Other top cyber security risks may include:
- A 'bring-your-own-device' policy
- Cloud software
- Outsourcing to third parties
- System backups
- Firewall access and protection
- Antivirus software
- Intrusion detection & intrusion protection systems
In building a complete picture of the 'surface area' in which a hacker could penetrate your organization’s defenses, consult a cross-organization team comprised of key individuals from senior management, operations, IT and risk management committees.
- Are you aware of all the potential risks facing your organization at any given time?
- Do you know what the potential fallout of those threats are and what counter-measures you can put in place to protect against them?
- This team’s main tasks are to (1) determine which information assets are priorities for protection, (2) the probability that each asset will be attacked, and (3) how to organize a proportionate defense.
- Filling out a Cyber Risk Register will help you recognize risks, determine the costs for those risks, and determine a strategy for prevention – before they happen.
Q: What is cyber risk?
Cyber risk can be thought of as any risk resulting in financial loss, disruption or damage to the reputation of an organization from a failure of its information technology systems.
What is a data breach, exactly?
As part of your duties as a Director, you are charged with protecting the organization through the control and mitigation of extreme risks. This naturally leads to the treatment of cyber risks which, in some cases, can have devastating or existential consequences if neglected.
Data breaches can take many different forms and may result in varying levels of damage. Therefore a proportionate investment for each asset’s defense is an important consideration.
Breaches can range from internal errors such as lost laptops or paper documents to employees entering a restricted area of your system without proper authorization.
Data breaches could also include malicious software that enters your network (through email attachments or otherwise), hacking, data theft or denial of service attacks (DDoS). In a DDoS attack, a hacker attempts to make an online service unavailable by overwhelming it with traffic from multiple sources. In many cases, this causes a system failure or crash, leaving a potential user without access to the website or service.
It may be advisable for directors to participate in one or more cyber breach simulations or exercises to gain exposure to the organization’s detection and response procedures in the event of a serious incident.
Beyond Governing cyber security
In order to withstand a cyber security attack, a comprehensive cyber security governance framework needs to be formalized by the Board which ties together the responsibilities from all departments of the organization.
The potential effects of a data breach are expanding well beyond information loss or disruption. Cyberattacks can have a severe impact on an organization’s reputation, brand and ability to raise funding in the future.
The most successful organizations in this area will approach cyber security as an enterprise-wide strategy and risk issue, with consideration given to all operating activities. One way to achieve this is through the governance framework.
Embedding cyber security into your Governance Framework
A cyber security governance framework contains a set of management tools, a comprehensive risk management approach and, more importantly, an organization-wide security awareness program.
This framework should weave into your organization’s key systems and processes from end to end. In thinking about potential cyber risks, the Board should instruct management to consider not only the high-probability attacks and defenses but also low-probability, high-impact attacks that would be catastrophic.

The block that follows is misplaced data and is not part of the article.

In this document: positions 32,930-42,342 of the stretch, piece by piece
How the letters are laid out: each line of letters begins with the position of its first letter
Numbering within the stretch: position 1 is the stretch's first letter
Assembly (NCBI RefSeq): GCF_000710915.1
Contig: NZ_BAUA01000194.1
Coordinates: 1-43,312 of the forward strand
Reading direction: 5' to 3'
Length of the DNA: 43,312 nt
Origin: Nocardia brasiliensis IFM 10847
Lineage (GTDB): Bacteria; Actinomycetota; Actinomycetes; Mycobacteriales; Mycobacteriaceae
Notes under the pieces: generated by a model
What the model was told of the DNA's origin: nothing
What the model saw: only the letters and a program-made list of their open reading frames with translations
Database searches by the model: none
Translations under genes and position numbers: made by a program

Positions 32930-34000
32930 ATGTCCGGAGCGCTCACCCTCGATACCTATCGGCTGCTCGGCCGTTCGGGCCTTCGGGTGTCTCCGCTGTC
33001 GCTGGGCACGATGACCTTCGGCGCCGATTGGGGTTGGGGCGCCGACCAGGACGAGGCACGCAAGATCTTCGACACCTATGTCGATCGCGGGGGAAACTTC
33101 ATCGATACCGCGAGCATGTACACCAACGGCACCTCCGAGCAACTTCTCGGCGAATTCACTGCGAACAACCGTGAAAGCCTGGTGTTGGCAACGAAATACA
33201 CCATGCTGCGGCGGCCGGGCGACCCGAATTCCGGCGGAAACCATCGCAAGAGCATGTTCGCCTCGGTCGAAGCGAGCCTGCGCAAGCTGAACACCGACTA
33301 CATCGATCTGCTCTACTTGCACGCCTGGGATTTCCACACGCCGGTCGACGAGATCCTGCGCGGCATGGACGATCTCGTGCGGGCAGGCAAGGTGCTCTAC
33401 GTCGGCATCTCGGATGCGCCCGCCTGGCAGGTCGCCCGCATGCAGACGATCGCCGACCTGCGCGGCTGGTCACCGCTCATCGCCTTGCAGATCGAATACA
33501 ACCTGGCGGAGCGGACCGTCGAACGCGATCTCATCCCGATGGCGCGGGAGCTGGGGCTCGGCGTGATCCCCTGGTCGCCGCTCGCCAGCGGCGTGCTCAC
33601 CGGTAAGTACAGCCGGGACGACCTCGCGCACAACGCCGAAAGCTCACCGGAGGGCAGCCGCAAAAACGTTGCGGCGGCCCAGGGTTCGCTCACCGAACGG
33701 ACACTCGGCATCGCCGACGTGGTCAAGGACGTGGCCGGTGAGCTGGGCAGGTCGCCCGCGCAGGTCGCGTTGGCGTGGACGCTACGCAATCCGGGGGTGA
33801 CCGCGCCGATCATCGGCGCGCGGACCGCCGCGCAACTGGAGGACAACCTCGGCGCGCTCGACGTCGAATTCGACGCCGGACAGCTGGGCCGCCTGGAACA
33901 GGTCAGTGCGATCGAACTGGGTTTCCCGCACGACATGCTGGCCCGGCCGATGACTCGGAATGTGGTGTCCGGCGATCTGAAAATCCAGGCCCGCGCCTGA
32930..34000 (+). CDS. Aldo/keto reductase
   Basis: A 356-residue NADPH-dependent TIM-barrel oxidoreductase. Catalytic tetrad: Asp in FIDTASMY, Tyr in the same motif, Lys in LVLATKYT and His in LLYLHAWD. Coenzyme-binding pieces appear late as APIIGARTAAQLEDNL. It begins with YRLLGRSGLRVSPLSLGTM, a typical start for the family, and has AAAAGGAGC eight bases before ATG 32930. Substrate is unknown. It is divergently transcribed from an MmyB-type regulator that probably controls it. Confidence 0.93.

For example, losing a hard disk drive containing volumes of sensitive information and a targeted attack from a malicious third party could present the same level of exposure and potential harm.
An adaptable security program should balance the full spectrum of potential risks, be they from inside – for example in the case of inadequate staff training – or outside the organization.
If a disgruntled employee, with even modest IT skills, could cause harm to the organization, what role do human resources play in screening candidates for new positions and how would this impact a new employee's progression through the organization?
Similarly, what information should various departments have access to and what should be restricted? Does the finance department keep client credit card information on file? Is it aware of the regulations that protect client privacy?
The Board may also consider requiring management to set up company-wide training on cyber risk. Staff must be engaged in a cyber awareness and that means going beyond PowerPoint presentations and tick-box exercises.
A better approach is to sit down with new employees and induct them into the organizations’ cyber security culture. The human resources, finances, IT and public relations, crisis communications departments should all be called upon to understand their obligations in ensuring cyber security best practice.
Another key challenge is to make sure that partners in the supply chain take security just as seriously. Third-party organizations can be a major weak point in a security chain. Ensure that partners receive the same training and communication about information security, and take measures to secure your entire value chain.
Even with vastly different resources and capabilities, every organization that handles sensitive information needs to demonstrate it is upholding its fiduciary and social duty to protect this information, even in the event of a breach. Legislation has now started to catch up, and Directors are increasingly being held liable for inadequate data protection.
Never allow your stakeholders to ask, “Where was the Board?”
Now is the time to prepare your cyber security strategy, processes, and allocate training and resources to the better management and protection of critical data assets. It may be helpful to begin your strategy by identifying the laws and regulation and cyber risks in your industry or operating environment. This information should govern your conduct. Next, determine what data assets you must protect – your Crown Jewel data assets.
Your senior executive team can help you identify risks in your system and help support a culture of security awareness. Embedding this information into your governance framework and reviewing it regularly will help ensure you remain alert to cyber threats and preserve the safety, integrity and confidentiality of your data and information systems.
Don't know where to begin?